The defendant policeman appeals from a $400 verdict and judgment for the plaintiff in his action for damages to his automobile inflicted by the police car while being driven by the defendant in an attempt to apprehend the plaintiff. Held:
2. The second enumeration of error is likewise unmeritorious. The record does not show that any objection was made touching on the witness Rogers qualifications as an expert in the area of automobile value. Since no objection was made in the trial court, this court cannot entertain one for the first time on appeal. Starr v. State, 229 Ga. 181 (1) (190 SE2d 58)
and cit.; Bostwick v. State, 124 Ga. App. 113
, 114 (ftn. 1) (182 SE2d 925
) and cit. Without reciting the evidence adduced at the trial, suffice it to say that the witness was amply qualified to give his opinion as to the damage to the plaintiff's automobile.
3. Enumerations 3 and 6 will be considered together, as they relate to the sufficiency of the evidence.
(a) On the question of the defendant's liability, the evidence of negligence, though conflicting, was sufficient to authorize a verdict for the plaintiff It does not require citation of authority to again state that in Georgia questions of negligence are for the jury except in the most plain, palpable case.
(b) The plaintiff's suit was for special damages only arising out of damage to and loss of use of his automobile. The plaintiff testified, without objection, that he lost the use of his car for 40 days and that automobile rental was $10 per day. The plaintiff's expert witness, Rogers, testified that the difference in fair market values of the plaintiff's automobile before and after the accident was $1,100. The verdict and judgment of the superior court for the plaintiff or $400 was supported by the evidence. Enumerations of error 3 and 6 are without merit.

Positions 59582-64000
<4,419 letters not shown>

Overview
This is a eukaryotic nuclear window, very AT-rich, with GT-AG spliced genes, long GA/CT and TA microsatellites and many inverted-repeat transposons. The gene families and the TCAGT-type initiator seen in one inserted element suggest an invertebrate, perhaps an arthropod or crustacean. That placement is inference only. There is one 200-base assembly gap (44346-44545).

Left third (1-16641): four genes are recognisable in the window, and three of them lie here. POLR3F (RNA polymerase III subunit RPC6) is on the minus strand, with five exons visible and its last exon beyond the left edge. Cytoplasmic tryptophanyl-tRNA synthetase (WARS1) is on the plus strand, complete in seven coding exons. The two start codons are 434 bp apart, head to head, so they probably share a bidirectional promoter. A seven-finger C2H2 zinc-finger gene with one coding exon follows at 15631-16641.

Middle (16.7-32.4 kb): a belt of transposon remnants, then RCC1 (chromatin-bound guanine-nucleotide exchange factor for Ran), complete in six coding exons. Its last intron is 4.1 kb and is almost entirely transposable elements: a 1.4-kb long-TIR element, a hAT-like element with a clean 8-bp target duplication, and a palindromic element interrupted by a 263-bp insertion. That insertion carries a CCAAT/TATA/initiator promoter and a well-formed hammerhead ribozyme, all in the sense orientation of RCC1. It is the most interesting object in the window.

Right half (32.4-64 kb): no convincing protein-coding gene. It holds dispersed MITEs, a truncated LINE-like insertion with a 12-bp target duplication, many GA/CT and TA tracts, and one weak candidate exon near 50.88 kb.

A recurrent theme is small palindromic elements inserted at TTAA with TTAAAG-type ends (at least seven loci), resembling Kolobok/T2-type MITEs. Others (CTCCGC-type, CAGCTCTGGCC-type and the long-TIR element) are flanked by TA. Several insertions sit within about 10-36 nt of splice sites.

4. At the conclusion of his charge, the trial judge appointed the only female juror as foreman of the jury, rather than allowing the jury to elect its own foreman. While Code 59-208 authorizes the judge of superior court to appoint the foreman of the grand jury or direct the grand jury to elect its own foreman, we cannot find a similar provision in our law relating to petit juries. The appellant contends that the procedure followed was without his consent and that the trial jury has the exclusive prerogative of selecting its own foreman. Naturally, the appellee is of a different mind, but concedes the absence of statutory authority. We would but observe that in the absence of a statute on this question, the matter would be controlled by the Common Law of England as it existed prior to 1776. However, we must again pass the issue, as the appellant made absolutely no objection to the judge's action in appointing the jury's foreman in the trial court and cannot raise the point for the first time on appeal.
Beverly H. Nash, for appellee.